I've been using Bloglines to read the feeds from about fifty Christian blogs. The service works well and allows a person a quick way of scanning updated feeds. I can read through those fifty blogs as they post in less than fifteen minutes. It's almost like reading through a copy of Christianity Today, except with a far looser editorial standard. And that's a problem.
Since 2001, I've had a blog up. Cerulean Sanctum came about in late 2003 because I saw a need that was going unfilled, a blog that called people back to the heart of the first century Church. I've considered this blog to be a ministry for me; I've received many letters over the last eighteen months from people who have been blessed by this blog.
But now as I read all over the blogosphere, I wonder if we Christian bloggers are actually doing a disservice to people, especially to those who are struggling in the faith or are considering the claims of Christ for the first time. My reasoning? Well, as I go through my list of fifty blogs, I often leave them feeling confused, angry, depressed, and just about every feeling but the one the Lord wants to cultivate most in us, joyful.
This is not to say that there are no Christian blogs that are edifying. But as I read the blogs, see the dissension, note the snarky comments left, and take in some of the more extreme ideas out there, I am left with only one question, Is Christianity broken?
It's hard to escape that impression after a few visits to popular Christian blogs:
- The hardcore Calvinist blog torches the stalwart Arminian blog—and vice versa.
- The apologist ends his disassembling of some "lesser" theologian with a haughty comment about his opponent's cranial capacity or ultimate afterlife destination.
- The woman's blog done up in a soft-focus, pink flower design discusses how blessed it is to be your husband's footstool.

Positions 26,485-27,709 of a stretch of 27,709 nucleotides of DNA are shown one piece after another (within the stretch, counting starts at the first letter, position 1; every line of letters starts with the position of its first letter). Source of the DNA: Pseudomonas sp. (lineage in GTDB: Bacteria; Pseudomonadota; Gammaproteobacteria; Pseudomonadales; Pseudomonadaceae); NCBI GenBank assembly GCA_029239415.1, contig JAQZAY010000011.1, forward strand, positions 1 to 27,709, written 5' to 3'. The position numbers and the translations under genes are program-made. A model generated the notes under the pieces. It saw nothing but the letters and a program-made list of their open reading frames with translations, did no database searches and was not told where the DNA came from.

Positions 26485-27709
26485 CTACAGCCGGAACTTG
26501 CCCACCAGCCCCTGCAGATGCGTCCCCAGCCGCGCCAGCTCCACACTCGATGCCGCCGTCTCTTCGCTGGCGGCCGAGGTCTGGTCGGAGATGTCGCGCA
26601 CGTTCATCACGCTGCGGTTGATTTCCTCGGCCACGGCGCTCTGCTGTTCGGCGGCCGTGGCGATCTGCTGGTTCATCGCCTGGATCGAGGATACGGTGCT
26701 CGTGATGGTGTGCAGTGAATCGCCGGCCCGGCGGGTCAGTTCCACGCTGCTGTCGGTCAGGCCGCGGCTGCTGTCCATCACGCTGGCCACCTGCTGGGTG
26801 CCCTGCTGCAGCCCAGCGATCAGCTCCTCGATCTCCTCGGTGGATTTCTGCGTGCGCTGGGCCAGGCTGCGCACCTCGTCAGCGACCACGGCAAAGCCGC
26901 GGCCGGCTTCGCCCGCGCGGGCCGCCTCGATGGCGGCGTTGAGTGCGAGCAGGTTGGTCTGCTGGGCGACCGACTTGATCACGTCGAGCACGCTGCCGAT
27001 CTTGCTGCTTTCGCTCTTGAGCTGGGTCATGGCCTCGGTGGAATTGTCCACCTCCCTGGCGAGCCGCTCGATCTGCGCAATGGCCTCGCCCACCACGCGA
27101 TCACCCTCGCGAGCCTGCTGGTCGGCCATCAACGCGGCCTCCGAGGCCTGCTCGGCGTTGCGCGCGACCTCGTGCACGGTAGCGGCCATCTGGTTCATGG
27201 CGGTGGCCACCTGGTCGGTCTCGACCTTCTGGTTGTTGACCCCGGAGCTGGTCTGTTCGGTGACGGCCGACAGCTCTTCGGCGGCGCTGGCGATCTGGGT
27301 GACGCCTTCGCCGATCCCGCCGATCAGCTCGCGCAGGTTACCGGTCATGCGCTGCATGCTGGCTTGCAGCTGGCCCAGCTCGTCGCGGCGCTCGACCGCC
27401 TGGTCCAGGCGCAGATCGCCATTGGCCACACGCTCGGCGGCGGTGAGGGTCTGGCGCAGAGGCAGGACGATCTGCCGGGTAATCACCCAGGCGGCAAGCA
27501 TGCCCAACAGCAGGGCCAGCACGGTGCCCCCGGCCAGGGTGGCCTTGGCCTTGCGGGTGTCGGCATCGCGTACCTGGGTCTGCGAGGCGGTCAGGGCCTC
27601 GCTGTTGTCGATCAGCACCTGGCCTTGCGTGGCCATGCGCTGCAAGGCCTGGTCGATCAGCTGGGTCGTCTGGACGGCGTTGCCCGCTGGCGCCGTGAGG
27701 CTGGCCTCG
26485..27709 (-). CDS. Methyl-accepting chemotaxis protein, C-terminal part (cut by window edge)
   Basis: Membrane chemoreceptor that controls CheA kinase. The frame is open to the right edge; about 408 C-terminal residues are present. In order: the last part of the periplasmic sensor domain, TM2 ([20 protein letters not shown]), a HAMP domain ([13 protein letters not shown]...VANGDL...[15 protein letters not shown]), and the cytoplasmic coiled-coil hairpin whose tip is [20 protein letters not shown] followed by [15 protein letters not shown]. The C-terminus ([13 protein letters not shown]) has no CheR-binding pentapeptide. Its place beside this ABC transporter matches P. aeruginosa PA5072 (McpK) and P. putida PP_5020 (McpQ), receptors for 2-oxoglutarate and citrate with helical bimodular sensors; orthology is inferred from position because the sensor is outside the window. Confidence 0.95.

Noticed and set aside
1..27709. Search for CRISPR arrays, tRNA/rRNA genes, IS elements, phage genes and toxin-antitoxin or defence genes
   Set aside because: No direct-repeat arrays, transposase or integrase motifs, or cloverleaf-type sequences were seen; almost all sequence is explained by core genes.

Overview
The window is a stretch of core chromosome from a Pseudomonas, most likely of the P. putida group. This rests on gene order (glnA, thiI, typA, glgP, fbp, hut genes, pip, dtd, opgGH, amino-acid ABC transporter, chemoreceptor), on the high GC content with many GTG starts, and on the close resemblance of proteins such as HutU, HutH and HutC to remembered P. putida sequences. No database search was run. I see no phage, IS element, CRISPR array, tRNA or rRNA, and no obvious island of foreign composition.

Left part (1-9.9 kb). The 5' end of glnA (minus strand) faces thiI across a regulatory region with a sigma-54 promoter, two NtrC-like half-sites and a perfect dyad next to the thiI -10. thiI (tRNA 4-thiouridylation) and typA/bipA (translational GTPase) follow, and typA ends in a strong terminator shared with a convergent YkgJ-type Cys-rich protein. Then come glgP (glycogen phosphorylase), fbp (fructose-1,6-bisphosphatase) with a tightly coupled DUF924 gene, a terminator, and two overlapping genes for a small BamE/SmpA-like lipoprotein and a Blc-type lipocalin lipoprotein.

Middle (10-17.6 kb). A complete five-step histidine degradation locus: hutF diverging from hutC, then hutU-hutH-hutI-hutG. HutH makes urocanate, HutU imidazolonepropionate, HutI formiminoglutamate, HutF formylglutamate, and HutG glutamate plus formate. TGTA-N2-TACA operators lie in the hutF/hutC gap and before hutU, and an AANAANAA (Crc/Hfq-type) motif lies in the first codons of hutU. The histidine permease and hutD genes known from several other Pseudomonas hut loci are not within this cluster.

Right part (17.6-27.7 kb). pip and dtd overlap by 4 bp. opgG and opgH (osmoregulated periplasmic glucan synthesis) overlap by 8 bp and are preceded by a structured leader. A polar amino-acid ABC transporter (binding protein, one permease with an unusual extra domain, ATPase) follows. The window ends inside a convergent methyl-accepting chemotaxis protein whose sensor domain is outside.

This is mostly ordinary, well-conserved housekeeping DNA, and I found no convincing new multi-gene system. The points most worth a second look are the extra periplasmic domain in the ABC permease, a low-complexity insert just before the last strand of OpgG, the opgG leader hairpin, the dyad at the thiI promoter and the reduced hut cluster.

- The family blog offers that folks who don't have ten kids or who don't "do 'it' naturally" are nothing more than soulless zombies of Planned Parenthood, little Margaret Sangers hellbent on the destruction of The Family.
- The political blog is busy carving a copy of The Constitution out of the same Mt. Sinai rock that Moses brought down in the form of the Ten Commandments.
- The conspiracist/eschatology blog finds an antichrist under every Mideast pebble.
- The confessional blog lets us see that the author pines to know whether God will accept him/her despite the fact that he/she cheated on a math test in third grade.
- The heretic blog does a fine job unmasking the devil in every preacher or teacher who ever walked the face of the planet.
After a while you can't avoid the question. The blogs beg for it. The conclusion seems inescapable. Even writing about this seems to only add fuel to "Is Christianity broken?" If a cross-sectional reading of popular Christian blogs is any indication, the answer must be "Yes."
So on this Friday morning I'm wondering if those of us who blog are only making the Christian walk harder for people rather than easier. This weekend I plan on taking some time to ponder this question. I don't know what this means for this blog, but I'd like to hear what others think about how we Christian bloggers are portraying Christianity to the world. Truthfully, we have an enormous burden in an age when ideas are so readily presentable to the entire planet via the Internet. Maybe we just need to tone down our rhetoric and be a little less dogmatic in some of our thinking.
Or maybe all we need is to simply shut up and listen for a change.